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understanding it. Of course it would not have done to have represented this beau ideal of a philosophic king as the dethroner of his own grandfather, as the true Asiatic despot and conqueror, and as the victim of his own ambitious schemes. It seems incredible that any one should rise from the perusal of the Cyropaedeia without the firm conviction that it is a romance, and, moreover, that its author never meant it to be taken for anything else; and still more incredible is it that any one should have recognized in the picture of Xenophon the verisimilitude of an Asiatic conqueror in the sixth century before Christ. That Cyrus was a great man, is proved by the empire he established; that he was a good man, according to the virtues of his age and country, we need not doubt; but if we would seek further for his likeness, we must assuredly look rather at Genghis Khan or Timour than at the Cyrus of Xenophon.
It has, however, been supposed, that the statement of Xenophon about Cyaxares II. is confirmed by Scripture ; for that Dareius the Mede, who, according to Daniel, reigns after the taking of Babylon (for two years, according to the chronologers) and before the first year of Cyrus, can be no other (this is the utmost that can be asserted) than Cyaxares II. This matter seems susceptible of a better explanation than it has yet received.
1. Xenophon'>s Cyaxares is the son of Astyages; Dareius the Mede is the son of Ahasuenis. Now, it is almost beyond a doubt that Aliasueras is the Hebrew form of the Persian name or title which the Greeks called Xerxes, and Cyaxares seems to be simply the form of the same word used in the Median dialect. Cyaxares, the son of Phraortes, is called Ahasuerus in Tobit xiv. 15. It is granted that this argument is not decisive, but, so far as it goes, it is against the identification.
2. After the taking of Babylon, Dareius the Mede receives the kingdom, and exercises all the functions of royalty, with great power and splendour, evidently at Babylon. But in Xenophon it is Cyrus who does this, and Cyaxares never comes near Babylon at all after its capture, but remains in Media, totally eclipsed and almost superseded by Cyrus. There are other arguments which seem to shew clearly that, whoever Dareius the Mede may have been (a point difficult enough to decide), he was not the Cyaxares of Xenophon. The matter cannot be further discussed here; but the result of a most careful examination of it is, that in some important points the statements of Xenophon cannot be reconciled with those of Daniel; and that a much more probable explanation is, that Dareius was a noble Median, who held the sovereignty as the viceroy of Cyrus, until the latter found it convenient to fix his court at Babylon ; and there are some indications on which a conjecture might be founded that this viceroy was Astyages. It is quite natural that the year in which Cyrus began to reign in person at Babylon should be reckoned (as it is by the Hebrew writers) the first year of his reign over the whole empire. This view is confirmed by the fact, that in the prophecies of the destruction of Babylon it is Cyrus, and not any Median king, that is spoken of. Regarding this difficulty, then, as capable of being explained, it remains that Xenophon's statement about Cyaxares II. is entirely unsupported. Xenophon seems to have introduced Cyaxares simply as a foil to set off the virtues of Cyrus.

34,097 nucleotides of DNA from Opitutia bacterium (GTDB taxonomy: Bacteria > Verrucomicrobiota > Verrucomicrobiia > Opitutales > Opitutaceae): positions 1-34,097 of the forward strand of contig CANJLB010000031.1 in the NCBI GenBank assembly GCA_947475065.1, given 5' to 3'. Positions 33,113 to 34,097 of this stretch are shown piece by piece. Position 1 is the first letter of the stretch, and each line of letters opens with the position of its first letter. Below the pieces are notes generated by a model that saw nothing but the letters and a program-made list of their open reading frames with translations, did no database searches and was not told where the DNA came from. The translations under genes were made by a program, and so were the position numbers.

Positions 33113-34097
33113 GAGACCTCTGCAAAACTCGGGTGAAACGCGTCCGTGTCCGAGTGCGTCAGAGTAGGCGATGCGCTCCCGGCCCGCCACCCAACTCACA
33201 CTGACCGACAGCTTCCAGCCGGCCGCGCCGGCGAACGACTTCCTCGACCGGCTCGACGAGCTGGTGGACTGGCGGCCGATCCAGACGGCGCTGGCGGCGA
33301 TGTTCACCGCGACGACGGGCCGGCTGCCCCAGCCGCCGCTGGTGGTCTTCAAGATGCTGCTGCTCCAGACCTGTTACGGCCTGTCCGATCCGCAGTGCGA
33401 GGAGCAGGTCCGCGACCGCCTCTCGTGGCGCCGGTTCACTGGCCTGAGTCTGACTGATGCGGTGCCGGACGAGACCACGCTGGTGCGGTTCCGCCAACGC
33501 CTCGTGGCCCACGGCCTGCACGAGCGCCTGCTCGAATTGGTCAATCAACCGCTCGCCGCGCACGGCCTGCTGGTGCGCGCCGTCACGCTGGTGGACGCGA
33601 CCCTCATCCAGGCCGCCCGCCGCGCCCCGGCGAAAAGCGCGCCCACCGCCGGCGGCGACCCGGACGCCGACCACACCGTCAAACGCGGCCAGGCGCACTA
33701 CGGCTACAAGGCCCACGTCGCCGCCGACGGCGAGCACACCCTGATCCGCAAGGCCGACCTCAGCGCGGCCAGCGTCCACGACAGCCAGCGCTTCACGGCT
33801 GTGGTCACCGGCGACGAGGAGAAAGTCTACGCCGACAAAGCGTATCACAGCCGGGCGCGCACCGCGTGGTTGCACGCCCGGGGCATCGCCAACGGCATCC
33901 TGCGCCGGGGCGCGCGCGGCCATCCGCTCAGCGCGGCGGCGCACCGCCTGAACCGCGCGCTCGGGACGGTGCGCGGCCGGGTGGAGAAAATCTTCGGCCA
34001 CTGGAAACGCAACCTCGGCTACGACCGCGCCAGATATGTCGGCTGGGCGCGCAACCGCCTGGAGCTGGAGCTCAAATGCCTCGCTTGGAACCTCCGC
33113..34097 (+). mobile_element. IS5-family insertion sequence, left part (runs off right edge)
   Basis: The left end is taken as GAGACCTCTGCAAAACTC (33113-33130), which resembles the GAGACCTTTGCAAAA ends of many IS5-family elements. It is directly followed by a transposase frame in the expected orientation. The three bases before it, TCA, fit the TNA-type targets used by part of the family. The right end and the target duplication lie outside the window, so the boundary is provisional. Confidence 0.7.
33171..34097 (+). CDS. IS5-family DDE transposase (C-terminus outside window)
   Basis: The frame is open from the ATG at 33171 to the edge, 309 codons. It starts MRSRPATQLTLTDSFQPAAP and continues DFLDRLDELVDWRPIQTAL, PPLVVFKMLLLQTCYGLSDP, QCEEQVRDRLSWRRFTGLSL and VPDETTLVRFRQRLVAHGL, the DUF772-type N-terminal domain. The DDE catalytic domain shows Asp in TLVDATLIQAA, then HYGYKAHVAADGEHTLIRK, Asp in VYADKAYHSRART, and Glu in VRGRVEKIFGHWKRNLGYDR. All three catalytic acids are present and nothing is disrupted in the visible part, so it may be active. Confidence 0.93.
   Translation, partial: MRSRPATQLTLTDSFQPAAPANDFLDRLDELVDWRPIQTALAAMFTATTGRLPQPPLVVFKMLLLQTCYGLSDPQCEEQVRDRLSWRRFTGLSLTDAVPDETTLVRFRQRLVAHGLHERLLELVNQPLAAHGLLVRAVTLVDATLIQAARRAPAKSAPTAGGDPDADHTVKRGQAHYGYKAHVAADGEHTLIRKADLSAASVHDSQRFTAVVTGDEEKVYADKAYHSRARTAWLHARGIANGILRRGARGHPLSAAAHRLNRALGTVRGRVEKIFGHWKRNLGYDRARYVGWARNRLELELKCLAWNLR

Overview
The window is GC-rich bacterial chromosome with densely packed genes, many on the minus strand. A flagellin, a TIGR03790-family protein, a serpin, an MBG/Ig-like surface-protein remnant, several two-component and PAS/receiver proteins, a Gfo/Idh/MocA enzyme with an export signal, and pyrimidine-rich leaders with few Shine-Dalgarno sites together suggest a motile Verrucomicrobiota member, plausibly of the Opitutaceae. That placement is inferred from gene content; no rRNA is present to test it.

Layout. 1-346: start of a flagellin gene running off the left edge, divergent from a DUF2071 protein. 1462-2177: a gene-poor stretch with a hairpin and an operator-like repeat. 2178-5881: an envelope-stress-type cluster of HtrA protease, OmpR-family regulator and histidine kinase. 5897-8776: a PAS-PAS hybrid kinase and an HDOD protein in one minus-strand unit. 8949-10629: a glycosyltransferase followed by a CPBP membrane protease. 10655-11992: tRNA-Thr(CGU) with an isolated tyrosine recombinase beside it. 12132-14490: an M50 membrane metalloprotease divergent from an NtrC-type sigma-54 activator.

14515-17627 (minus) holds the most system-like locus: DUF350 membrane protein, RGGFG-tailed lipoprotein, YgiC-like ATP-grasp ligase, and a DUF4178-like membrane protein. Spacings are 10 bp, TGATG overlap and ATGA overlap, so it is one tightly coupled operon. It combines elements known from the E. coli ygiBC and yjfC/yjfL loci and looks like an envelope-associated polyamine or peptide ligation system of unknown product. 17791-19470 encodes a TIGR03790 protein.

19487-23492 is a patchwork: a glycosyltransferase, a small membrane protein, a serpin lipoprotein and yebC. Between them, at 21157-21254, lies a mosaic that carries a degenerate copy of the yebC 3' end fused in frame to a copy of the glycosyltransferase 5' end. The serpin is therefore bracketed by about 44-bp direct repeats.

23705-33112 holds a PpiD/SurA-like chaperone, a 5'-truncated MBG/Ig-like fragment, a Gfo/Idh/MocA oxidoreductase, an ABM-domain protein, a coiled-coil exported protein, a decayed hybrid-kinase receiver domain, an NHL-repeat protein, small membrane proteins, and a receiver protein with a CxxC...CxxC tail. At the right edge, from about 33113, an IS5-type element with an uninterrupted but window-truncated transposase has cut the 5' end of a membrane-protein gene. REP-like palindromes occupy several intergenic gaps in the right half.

In the passage of Aeschylus, which is sometimes quoted as confirming Xenophon [ astyages], the two kings before Cyrus are clearly Phraortes and Cyaxares, or Cyaxares and Astyages. At all events, no room is left for Cyaxares II. The most natural explanation seems to be, that Phraortes, in whose reign the Persians were subjected to the Medes, and who was therefore the first king of the united Medes and Persians, is meant in the line
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None but the sacred writers mention the edict of Cyrus for the return of the Jews. A motive for that step may be perhaps found in what Herodotus says about his designs on Egypt. The very remarkable prophecy relating to the destruction of Babylon and the restoration of the Jews by Cyrus is in Isaiah xliv. xlv., besides other important passages in Isaiah and Jeremiah, which predict the fall of Babylon without mentioning the name of Cyrus, and the corresponding history is in the books of Daniel, Ezra, and 2 Chron. xxxvi. 22, 23. The language of the proclamation of Cyrus, as recorded both in Ezra i. 2 and Chron. xxxvi. 22, seems to countenance the idea that he was acquainted, as he might easily be through Daniel, with the prophecy of Isaiah. " The Lord God of heaven . . . hath charged me to build him an houses at Jerusalem, which is in Judah" (compare Isaiah xliv. 28, xlv. 13); but beyond this one point there is nothing to sustain the notion of Hales and others, that Cyrus was more than an unconscious instrument in accomplishing the designs of Providence, The contrary is intimated in Isaiah xlv. 5.
In the East Cyrus was long regarded as the greatest hero of antiquity, and hence the fables by which his history is obscured. The Persians remembered him as a father (Herod, iii. 89, 160), and his tame passed, through the Greeks, to the Europeans, and the classical writers abound with allusions to him. His sepulchre at Pasargadae was visited by Alexander the Great. ( Arrian, vi. 29 ; Plut. Alcx. 69.) Pasargadae is said to have been built on the spot where Cyrus placed his camp when he defeated Astyages, and in its immediate neighbourhood the city of Persepolis grew up. The tomb of Cyrus has perished, but his name is found on monuments at JVIurghab, north of Persepolis, which place, indeed, some antiquarians take